We maintain a full-time office in Sacramento. Our staff and volunteers have worked for decades with legislators and land use managers to provide input, influence, expertise and manpower to keep lands open to OHVs.
We monitor issues facing us locally, statewide and nationally, and we also use the services of a professional lobbying firm.
Through our legal fund, we are able to participate in lawsuits to keep our land open, along with assisting other organizations with their legal battles.
We keep our members informed about the issues through our In GearTM magazine, email alerts, and our website.
In late 2017, the California Coastal Commission approved a large expansion of dust control measures at the Oceano Dunes State Vehicle Recreation Area without complying with the California Environmental Policy Act (CEQA). Friends of Oceano Dunes sued to block the approval and won that battle in Feb. 2020.
The California Coastal Commission has again overstepped its authority with the newest Cease and Desist order.
They have Oceano Dunes SVRA closed down with COVID19 restrictions and they will do anything to keep it closed for forever.
Please call/ email and fill the inboxes with support for Oceano Dunes SVRA and OHV recreation.
The time for action is now!
We have a very critical California Coastal Commission (CCC) meeting coming up on July 8,9 and 10.
There is no doubt that many of these public agencies and environmental groups have one goal and that is to close Oceano Dunes SVRA down to OHV recreational activities. They do not care what issues they use: dust emissions, safety, Endangered Species and now COVID19. They will do anything to close us out of the dunes we have recreated in for decades.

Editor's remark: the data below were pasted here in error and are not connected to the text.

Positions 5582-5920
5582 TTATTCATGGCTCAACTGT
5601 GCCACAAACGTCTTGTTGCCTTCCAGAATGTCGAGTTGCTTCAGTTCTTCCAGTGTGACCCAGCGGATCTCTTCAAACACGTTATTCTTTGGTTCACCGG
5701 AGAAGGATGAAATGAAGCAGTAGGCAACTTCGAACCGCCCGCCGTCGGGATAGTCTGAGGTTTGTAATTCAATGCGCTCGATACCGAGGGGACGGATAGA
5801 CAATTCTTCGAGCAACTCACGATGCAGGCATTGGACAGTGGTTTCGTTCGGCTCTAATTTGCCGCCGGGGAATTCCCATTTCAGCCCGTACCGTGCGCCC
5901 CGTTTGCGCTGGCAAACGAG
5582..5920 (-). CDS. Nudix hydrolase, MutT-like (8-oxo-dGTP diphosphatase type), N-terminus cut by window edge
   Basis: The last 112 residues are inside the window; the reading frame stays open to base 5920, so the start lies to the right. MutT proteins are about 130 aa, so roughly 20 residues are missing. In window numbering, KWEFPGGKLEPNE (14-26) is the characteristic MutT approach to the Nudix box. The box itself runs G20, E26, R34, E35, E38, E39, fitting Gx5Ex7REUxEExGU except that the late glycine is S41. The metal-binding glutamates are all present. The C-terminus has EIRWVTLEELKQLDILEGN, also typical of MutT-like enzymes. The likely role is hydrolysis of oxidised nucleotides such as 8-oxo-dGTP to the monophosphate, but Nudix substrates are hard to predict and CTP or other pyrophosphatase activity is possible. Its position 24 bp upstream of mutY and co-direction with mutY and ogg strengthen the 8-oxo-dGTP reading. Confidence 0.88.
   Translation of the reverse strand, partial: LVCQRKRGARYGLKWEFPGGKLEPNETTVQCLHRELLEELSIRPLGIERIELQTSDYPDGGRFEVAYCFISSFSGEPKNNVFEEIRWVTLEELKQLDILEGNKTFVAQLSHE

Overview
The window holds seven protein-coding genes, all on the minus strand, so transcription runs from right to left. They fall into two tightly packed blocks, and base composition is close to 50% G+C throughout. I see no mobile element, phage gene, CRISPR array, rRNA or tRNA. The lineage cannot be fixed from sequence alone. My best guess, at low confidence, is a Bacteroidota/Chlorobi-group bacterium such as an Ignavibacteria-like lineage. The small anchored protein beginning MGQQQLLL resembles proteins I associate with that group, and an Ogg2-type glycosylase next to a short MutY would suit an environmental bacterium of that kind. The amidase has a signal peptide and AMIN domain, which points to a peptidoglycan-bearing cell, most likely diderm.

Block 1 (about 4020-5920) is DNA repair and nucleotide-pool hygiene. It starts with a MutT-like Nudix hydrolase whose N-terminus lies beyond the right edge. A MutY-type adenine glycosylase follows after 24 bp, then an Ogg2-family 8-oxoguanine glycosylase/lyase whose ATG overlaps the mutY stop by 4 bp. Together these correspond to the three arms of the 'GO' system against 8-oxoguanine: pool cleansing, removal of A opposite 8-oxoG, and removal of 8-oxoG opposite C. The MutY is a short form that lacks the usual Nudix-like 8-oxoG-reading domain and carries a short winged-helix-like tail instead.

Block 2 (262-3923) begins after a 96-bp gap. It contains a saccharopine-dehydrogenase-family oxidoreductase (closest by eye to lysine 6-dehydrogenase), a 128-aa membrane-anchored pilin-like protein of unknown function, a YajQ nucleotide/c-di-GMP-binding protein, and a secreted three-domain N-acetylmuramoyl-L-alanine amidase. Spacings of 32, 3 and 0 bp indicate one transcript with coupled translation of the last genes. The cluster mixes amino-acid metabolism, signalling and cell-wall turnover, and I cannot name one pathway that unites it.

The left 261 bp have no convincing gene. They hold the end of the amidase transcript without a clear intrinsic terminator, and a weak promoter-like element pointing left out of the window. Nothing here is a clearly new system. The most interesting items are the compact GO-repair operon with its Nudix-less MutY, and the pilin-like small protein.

I personally did not get out for Memorial Day Weekend but many of you did. Johnson Valley, Moon Rocks, Sand Mountain, Rubicon, Fordyce, Hollister Hills SVRA and many other trails and campgrounds all had big crowds over the weekend. Unfortunately, I saw way too many posts on social media about piles of garbage left behind on our trails and in our campgrounds.
Slowly we are starting to see states, counties and cities begin to reopen after governors start to ease up on their local “shelter in place” orders. It’s going to be a slow process getting everything reopened and everyone back to work, but unfortunately for us who live in California it will seem like we are in slow motion. Governor Newsom’s four-phase plan will keep many parts of our economy locked down for a few more months.